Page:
This term suggests an emerging banal attachment to the European Union: As people are increasingly exposed to visual markers of the EU in everyday live, they are expected to grow accustomed to - and more supportive of - the EU. Preexisting explicit identification with the EU is not assumed as a necessary condition for growing 'banal' EU support.
Research on EU identities can benefit from new, innovative empirical research methods. Experimental research approaches can meaningfully enhance current understandings on how people relate to the EU - a debate that is so far usually building on large scale survey research or is otherwise often restricted to theoretical debates only.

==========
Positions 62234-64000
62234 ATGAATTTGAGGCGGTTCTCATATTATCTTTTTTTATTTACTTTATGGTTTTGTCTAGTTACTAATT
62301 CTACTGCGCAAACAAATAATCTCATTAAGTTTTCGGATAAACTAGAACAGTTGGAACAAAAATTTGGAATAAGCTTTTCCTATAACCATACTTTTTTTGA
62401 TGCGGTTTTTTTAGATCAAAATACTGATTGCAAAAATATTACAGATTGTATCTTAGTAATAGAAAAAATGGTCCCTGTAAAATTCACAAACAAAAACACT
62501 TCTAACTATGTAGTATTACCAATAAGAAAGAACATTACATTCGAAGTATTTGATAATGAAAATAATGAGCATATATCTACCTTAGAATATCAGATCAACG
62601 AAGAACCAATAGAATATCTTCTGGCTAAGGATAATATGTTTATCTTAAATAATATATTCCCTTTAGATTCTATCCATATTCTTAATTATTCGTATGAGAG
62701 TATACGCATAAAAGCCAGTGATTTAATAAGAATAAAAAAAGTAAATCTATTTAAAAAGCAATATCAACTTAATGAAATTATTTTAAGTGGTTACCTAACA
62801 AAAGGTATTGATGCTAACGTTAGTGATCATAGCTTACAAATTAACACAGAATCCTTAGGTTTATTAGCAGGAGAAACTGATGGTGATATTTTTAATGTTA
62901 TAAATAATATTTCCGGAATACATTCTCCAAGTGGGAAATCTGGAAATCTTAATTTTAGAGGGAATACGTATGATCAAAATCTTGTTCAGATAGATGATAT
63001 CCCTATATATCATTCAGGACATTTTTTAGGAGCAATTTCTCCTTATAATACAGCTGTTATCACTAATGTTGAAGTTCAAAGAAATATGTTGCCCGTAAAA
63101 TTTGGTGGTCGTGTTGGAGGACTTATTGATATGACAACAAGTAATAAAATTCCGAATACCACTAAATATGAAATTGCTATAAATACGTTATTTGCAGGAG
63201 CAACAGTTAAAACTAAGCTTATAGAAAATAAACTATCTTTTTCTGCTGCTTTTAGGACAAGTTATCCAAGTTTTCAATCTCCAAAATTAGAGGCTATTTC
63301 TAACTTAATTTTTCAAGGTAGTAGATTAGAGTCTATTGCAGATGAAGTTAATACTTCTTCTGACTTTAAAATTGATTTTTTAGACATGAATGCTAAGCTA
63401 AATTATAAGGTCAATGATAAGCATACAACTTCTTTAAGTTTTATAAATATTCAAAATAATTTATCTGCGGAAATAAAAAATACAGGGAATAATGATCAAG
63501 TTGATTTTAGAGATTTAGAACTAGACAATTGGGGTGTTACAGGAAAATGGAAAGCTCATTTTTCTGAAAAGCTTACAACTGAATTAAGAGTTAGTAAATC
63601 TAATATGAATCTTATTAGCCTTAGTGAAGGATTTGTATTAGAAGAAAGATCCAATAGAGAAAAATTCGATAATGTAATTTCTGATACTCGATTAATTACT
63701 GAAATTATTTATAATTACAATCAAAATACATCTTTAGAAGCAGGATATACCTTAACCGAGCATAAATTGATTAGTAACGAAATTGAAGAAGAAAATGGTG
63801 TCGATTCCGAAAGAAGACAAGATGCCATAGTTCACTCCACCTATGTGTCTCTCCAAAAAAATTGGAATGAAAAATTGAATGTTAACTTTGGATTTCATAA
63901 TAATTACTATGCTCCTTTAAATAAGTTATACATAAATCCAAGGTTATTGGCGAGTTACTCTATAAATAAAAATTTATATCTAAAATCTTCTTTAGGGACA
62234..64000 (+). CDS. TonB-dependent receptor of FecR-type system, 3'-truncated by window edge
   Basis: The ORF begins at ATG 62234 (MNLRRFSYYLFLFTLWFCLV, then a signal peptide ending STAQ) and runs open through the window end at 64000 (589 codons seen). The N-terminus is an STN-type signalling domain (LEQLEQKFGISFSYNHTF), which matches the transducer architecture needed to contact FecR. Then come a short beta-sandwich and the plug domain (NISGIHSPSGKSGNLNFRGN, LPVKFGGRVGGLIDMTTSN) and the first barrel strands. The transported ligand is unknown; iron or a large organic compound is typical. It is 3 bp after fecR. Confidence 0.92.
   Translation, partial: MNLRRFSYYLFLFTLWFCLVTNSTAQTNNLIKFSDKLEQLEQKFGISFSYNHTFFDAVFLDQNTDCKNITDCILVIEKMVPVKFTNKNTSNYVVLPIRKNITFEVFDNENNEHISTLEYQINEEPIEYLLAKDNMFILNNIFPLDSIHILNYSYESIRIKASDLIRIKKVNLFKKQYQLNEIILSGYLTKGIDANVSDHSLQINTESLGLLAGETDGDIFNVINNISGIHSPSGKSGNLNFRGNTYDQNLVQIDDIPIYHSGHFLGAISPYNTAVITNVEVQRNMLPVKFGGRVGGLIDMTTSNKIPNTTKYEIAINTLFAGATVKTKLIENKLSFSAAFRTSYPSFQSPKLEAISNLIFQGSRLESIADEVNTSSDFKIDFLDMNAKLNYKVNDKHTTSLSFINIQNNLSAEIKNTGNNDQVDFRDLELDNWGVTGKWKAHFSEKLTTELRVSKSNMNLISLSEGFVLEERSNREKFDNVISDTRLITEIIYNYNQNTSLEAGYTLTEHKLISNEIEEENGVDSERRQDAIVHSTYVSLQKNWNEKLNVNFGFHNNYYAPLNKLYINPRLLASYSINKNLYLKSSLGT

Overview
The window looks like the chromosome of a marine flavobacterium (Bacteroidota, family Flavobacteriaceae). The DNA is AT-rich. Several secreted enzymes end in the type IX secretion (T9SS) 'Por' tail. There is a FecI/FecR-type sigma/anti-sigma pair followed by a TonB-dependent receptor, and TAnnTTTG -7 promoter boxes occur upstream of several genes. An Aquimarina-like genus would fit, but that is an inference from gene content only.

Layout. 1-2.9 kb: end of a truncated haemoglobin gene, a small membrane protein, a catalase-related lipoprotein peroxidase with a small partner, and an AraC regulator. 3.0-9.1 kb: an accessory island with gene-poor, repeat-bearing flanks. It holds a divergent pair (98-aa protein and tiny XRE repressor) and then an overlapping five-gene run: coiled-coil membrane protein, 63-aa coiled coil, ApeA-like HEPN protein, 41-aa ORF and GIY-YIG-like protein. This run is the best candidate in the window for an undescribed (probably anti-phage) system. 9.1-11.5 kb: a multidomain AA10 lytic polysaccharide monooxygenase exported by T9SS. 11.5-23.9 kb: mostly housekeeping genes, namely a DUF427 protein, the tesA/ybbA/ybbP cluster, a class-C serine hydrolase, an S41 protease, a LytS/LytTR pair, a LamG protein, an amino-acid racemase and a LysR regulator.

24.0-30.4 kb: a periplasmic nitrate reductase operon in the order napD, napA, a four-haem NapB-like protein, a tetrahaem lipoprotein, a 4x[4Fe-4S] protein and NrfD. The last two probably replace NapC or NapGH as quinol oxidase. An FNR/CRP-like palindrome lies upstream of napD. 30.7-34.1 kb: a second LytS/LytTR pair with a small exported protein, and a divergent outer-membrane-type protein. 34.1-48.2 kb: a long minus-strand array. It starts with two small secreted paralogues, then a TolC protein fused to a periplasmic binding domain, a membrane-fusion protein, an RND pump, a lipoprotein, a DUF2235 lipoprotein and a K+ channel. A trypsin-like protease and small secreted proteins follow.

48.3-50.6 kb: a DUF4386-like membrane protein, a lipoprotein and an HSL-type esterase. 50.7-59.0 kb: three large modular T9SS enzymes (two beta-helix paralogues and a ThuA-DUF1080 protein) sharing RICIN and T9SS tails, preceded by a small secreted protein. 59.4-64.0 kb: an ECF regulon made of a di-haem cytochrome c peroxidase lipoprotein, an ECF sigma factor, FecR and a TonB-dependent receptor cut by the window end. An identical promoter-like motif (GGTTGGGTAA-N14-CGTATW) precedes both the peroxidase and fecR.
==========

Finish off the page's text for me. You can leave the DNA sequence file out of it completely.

This research is part of the larger debate on European identities: do they exist, how can they be measured - and how important are they to the people in the EU? While there are a breadth of meaningful approaches to this question, implicit support - fostered by 'banal Europeanism' - might play a bigger role here than is often thought, and deserves more attention in the field of EU identity studies.